The proposed five-story apartment building for Woodstock’s downtown is moving forward despite some concern from the Historic Preservation Commission and at least one nearby resident.
The commission is tasked with reviewing all major changes in the Downtown Business Historic Preservation District and recently denied a certificate of appropriateness for the design of the building. Billitteri Enterprises LLC, the developer, successfully appealed to the Woodstock City Council on Dec. 3.
Billitteri wants to develop a five-story, 30-unit apartment building on the corner of Madison and Church streets near downtown. The $5.1 million project would add one 30,064-square-foot L-shaped building, which will include 20 one-bedroom and 10 two-bedroom apartments, along with common space, an elevator and stairs on the property.
The City Council has already approved a redevelopment agreement with the company. Billitteri still needed approval from the commission for the demolition of existing structures on the property and the design of the proposed building, according to city documents.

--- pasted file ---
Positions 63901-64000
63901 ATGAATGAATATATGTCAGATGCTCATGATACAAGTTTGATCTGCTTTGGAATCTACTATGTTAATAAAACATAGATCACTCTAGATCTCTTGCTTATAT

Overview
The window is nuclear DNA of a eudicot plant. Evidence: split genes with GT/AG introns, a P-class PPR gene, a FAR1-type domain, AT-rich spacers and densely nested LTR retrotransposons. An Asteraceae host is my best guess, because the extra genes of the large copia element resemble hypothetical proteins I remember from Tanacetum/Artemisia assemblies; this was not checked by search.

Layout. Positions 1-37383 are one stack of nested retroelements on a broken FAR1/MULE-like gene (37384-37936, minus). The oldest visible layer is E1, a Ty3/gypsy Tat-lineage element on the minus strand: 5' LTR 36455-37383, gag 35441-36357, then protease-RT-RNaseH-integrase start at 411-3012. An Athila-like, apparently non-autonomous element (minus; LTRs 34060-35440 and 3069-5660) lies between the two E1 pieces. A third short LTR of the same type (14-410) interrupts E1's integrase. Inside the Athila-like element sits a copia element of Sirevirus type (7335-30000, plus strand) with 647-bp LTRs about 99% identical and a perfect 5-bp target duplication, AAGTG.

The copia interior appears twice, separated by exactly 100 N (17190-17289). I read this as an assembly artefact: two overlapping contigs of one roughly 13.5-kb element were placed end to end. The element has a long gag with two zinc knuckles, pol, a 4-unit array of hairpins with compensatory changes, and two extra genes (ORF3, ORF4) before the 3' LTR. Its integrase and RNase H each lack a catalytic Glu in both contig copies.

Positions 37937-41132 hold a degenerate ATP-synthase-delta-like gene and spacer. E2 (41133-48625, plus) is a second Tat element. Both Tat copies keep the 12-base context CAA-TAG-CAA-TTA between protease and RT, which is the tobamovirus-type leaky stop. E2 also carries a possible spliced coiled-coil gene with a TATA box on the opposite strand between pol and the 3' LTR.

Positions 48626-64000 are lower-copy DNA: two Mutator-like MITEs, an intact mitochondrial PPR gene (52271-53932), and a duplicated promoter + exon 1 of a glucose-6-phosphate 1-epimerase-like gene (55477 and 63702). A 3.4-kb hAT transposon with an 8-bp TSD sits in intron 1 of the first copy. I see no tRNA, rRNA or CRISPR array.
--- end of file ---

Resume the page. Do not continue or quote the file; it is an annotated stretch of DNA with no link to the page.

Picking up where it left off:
The commission couldn’t reach an agreement on the request but ultimately voted, 3-1, to approve the demolition request but tied, 2-2, on the design for the new development, which equates to a denial, according to city documents. One member of the commission was absent for the meeting.
“Those against the development proposal believed the height, size and contemporary design of the development was inappropriate for the historic district,” City Planner Darrell Moore said in a memo to the council. “Those in favor believed such a development would improve area property values in the historic district and spur economic development to enough of a degree that it offset any negatives regarding the size and design.”
One neighboring resident spoke against the development at the Dec. 3 meeting.
“I don’t like the idea of a five-story building being built 10 feet from my back fence,” Woodstock resident Aaron Goluba said. “I will lose all privacy in my backyard.”
The City Council ultimately granted the certificate of appropriateness and the development can continue.